You’d still know a user came from Google Organic and filled out a contact form, but you wouldn’t know where they were in the world or what kind of computer they had. Additionally Google would be prevented from tying their cookie to any advertising cookies for that user, which is also important to try and maintain that user’s anonymity.

Another example of the compromise here is replacing gclid with utm_source=google, utm_medium=cpc. This severs the linkage between GA and AdWords such that keyword or cost data could not be associated with that particular click (and whatever other data matching might happen on the AdWords side) but that the user still shows as coming from AdWords.

Here’s the code:

 

And it is implemented just like Simo’s example mentioned above:
1. Create a custom javascript variable with the code above, call it “DNT Custom Task” or whatever you’d like.

2. Add that variable to the customTask field in your GA variable configuration:

A couple notes:

  • This solution currently requires GTM, I haven’t experimented with what the on-page or plugin-based code would be yet.
  • It’s important that this task be on every Universal Analytics tag that you have. The easiest way to do this is to add it to the GA Settings variable as shown in my screenshot above. Otherwise the tags that are missing this will fire the regular data to GA — which may still be attached to the session from the hits you have masked, making this whole thing kind of pointless.
  • If you already have an existing customTask you will have to merge the customTasks, you can’t have two customTasks fields. Simo’s got an answer for this issue too!

Ok, so if we implement this, what actually happens? What does the data look like?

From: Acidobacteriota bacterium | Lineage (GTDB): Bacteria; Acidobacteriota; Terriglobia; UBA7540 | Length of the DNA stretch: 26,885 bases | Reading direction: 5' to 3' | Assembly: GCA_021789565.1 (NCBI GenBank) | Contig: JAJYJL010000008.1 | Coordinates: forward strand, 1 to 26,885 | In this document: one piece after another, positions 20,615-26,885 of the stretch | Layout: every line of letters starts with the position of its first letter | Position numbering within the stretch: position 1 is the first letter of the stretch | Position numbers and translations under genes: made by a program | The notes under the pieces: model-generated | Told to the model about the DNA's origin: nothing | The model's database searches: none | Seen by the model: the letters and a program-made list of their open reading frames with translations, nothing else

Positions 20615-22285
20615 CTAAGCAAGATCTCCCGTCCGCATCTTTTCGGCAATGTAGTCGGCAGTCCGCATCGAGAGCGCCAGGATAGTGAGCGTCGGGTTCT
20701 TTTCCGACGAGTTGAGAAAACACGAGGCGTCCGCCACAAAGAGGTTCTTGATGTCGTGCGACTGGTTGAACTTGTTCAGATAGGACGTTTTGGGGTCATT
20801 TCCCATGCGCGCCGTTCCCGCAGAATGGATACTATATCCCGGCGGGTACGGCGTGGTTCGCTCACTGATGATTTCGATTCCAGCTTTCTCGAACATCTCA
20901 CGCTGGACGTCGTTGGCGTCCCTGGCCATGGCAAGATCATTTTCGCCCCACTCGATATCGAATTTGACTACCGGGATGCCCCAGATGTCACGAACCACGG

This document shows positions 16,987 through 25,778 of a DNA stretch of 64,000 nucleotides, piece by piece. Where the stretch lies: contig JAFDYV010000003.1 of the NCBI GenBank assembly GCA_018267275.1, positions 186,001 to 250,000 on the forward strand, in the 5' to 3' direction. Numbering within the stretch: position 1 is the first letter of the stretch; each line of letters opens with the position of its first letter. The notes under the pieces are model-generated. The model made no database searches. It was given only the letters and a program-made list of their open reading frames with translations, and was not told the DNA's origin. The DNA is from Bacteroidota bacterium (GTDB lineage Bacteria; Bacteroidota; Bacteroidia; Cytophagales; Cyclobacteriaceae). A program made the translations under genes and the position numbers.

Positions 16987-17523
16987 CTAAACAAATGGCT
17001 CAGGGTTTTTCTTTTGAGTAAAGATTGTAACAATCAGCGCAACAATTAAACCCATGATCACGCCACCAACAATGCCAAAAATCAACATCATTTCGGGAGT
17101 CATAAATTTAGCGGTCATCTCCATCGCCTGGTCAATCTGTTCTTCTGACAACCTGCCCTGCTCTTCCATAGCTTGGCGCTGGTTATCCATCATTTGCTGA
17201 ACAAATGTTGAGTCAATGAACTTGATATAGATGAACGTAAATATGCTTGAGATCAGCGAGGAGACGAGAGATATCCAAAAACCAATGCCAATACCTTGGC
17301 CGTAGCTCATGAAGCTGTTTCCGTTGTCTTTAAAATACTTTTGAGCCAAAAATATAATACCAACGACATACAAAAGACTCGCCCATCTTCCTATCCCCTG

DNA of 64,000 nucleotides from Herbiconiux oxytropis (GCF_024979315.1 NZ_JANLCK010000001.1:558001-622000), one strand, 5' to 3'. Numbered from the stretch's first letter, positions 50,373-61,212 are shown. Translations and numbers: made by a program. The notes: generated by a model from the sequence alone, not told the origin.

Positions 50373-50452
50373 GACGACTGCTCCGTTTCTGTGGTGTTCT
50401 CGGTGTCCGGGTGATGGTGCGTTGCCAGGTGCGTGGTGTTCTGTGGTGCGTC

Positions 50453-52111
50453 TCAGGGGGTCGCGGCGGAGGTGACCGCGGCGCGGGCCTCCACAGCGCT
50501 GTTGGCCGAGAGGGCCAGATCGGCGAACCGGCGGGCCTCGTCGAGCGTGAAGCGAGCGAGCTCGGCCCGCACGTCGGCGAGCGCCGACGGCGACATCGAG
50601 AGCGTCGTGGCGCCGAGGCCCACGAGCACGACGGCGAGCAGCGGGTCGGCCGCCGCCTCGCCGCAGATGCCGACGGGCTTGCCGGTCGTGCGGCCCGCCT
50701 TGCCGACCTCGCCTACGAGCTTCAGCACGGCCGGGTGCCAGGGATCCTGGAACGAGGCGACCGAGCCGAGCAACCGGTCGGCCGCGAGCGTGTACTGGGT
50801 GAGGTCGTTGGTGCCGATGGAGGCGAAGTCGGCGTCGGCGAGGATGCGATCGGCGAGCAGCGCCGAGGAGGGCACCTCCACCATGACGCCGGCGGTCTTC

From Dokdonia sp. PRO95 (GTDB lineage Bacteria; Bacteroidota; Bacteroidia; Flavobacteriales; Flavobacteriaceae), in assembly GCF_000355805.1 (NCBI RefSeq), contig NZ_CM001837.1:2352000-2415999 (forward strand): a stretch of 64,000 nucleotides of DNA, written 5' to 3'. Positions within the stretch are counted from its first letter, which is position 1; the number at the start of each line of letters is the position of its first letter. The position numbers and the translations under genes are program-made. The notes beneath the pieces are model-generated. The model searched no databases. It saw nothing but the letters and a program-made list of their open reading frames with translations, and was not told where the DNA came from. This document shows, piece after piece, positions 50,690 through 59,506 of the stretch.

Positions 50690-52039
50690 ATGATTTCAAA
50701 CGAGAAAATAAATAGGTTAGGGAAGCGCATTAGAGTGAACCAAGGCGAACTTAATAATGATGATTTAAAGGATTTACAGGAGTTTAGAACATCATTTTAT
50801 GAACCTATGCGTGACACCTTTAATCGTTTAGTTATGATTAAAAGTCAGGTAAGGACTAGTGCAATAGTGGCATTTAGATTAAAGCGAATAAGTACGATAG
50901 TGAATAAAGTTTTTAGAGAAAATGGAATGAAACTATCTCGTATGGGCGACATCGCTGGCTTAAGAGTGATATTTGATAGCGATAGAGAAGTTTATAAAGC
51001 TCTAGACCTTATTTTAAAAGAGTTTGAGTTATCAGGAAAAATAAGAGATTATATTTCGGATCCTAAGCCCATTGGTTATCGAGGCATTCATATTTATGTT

Let’s take a look at a typical request. The measurement protocol parameters plus the HTTP data available in the request itself (like the IP and User Agent) are all the data Google receives from GA.

The original request is on the left, and the heavily scrubbed version with DNT enabled is on the right. All the items in the little blue boxes have either been removed completely or had fake data stuffed into the field.  (Those particular concerned about Google seeing IP addresses should note that because the measurement protocol collection requests hit Google directly they still see the IPs (and user agents) in those requests, we are just telling them what to store with the override parameters (ua, uip). Note this is still much better than GA’s IP anonymization feature which simply removes the last part of the IP address, still allowing most geo and network-based identification to work.)

Obviously this method is not perfect. There’s many other possible ways someone could still be identified by other factors, including those where the user self-identifies. There could be also some less commonly-used measurement protocol parameters I’ve missed (please let me know if so).

I’ve only been using this method on my site for a few days, but so far I like the results and feel it’s a good compromise for people looking to respect DNT or have a clearly consent-less GA implementation.

I have seen about 15% of readers have DNT on and therefore be subject to this scrubbing. If you want to see those users use any of the fake parameters we set as a dimension, like browser=DNT or screen resolution=1×1. For example a simple segment with browser=DNT will let you see how many users you have with DNT on (although not that much more about them beyond that!).